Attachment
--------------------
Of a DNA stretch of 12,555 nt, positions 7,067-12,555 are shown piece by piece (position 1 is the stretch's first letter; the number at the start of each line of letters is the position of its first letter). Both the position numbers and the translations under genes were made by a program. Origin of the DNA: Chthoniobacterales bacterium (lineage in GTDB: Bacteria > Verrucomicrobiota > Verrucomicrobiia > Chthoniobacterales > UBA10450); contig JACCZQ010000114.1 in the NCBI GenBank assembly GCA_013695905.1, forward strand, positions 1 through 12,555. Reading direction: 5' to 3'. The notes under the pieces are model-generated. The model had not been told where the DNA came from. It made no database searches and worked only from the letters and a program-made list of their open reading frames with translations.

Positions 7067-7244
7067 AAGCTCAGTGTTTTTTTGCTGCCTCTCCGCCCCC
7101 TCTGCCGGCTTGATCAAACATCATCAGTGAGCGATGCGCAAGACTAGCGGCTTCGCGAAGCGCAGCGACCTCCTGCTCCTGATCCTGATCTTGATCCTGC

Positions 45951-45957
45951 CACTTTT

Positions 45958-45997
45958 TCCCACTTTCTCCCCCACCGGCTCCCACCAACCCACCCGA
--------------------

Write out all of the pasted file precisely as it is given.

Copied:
Of a DNA stretch of 12,555 nt, positions 7,067-12,555 are shown piece by piece (position 1 is the stretch's first letter; the number at the start of each line of letters is the position of its first letter). Both the position numbers and the translations under genes were made by a program. Origin of the DNA: Chthoniobacterales bacterium (lineage in GTDB: Bacteria > Verrucomicrobiota > Verrucomicrobiia > Chthoniobacterales > UBA10450); contig JACCZQ010000114.1 in the NCBI GenBank assembly GCA_013695905.1, forward strand, positions 1 through 12,555. Reading direction: 5' to 3'. The notes under the pieces are model-generated. The model had not been told where the DNA came from. It made no database searches and worked only from the letters and a program-made list of their open reading frames with translations.

Positions 7067-7244
7067 AAGCTCAGTGTTTTTTTGCTGCCTCTCCGCCCCC
7101 TCTGCCGGCTTGATCAAACATCATCAGTGAGCGATGCGCAAGACTAGCGGCTTCGCGAAGCGCAGCGACCTCCTGCTCCTGATCCTGATCTTGATCCTGC

Positions 45951-45957
45951 CACTTTT

Positions 45958-45997
45958 TCCCACTTTCTCCCCCACCGGCTCCCACCAACCCACCCGA